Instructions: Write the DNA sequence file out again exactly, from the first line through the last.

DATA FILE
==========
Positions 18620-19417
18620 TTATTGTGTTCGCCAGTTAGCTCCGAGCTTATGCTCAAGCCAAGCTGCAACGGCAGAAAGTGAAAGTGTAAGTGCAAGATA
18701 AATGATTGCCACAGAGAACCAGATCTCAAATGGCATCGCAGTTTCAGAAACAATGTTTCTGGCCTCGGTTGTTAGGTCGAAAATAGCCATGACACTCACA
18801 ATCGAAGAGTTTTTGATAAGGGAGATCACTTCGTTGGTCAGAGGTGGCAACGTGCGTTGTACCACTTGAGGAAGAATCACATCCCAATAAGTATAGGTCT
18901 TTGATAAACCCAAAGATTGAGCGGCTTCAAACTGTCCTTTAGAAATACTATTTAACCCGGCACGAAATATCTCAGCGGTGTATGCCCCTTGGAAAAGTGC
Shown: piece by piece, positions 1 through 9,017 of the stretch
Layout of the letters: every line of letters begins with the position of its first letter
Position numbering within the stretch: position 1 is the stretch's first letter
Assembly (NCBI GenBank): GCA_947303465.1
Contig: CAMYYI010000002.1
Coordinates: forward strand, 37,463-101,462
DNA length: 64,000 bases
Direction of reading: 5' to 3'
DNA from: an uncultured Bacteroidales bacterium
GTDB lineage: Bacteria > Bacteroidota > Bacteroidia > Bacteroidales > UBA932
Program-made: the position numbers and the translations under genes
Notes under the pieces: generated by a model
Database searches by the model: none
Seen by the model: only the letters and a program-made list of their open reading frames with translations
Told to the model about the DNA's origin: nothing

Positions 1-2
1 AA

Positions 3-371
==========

Positions 18620-19417
18620 TTATTGTGTTCGCCAGTTAGCTCCGAGCTTATGCTCAAGCCAAGCTGCAACGGCAGAAAGTGAAAGTGTAAGTGCAAGATA
18701 AATGATTGCCACAGAGAACCAGATCTCAAATGGCATCGCAGTTTCAGAAACAATGTTTCTGGCCTCGGTTGTTAGGTCGAAAATAGCCATGACACTCACA
18801 ATCGAAGAGTTTTTGATAAGGGAGATCACTTCGTTGGTCAGAGGTGGCAACGTGCGTTGTACCACTTGAGGAAGAATCACATCCCAATAAGTATAGGTCT
18901 TTGATAAACCCAAAGATTGAGCGGCTTCAAACTGTCCTTTAGAAATACTATTTAACCCGGCACGAAATATCTCAGCGGTGTATGCCCCTTGGAAAAGTGC
Shown: piece by piece, positions 1 through 9,017 of the stretch
Layout of the letters: every line of letters begins with the position of its first letter
Position numbering within the stretch: position 1 is the stretch's first letter
Assembly (NCBI GenBank): GCA_947303465.1
Contig: CAMYYI010000002.1
Coordinates: forward strand, 37,463-101,462
DNA length: 64,000 bases
Direction of reading: 5' to 3'
DNA from: an uncultured Bacteroidales bacterium
GTDB lineage: Bacteria > Bacteroidota > Bacteroidia > Bacteroidales > UBA932
Program-made: the position numbers and the translations under genes
Notes under the pieces: generated by a model
Database searches by the model: none
Seen by the model: only the letters and a program-made list of their open reading frames with translations
Told to the model about the DNA's origin: nothing

Positions 1-2
1 AA

Positions 3-371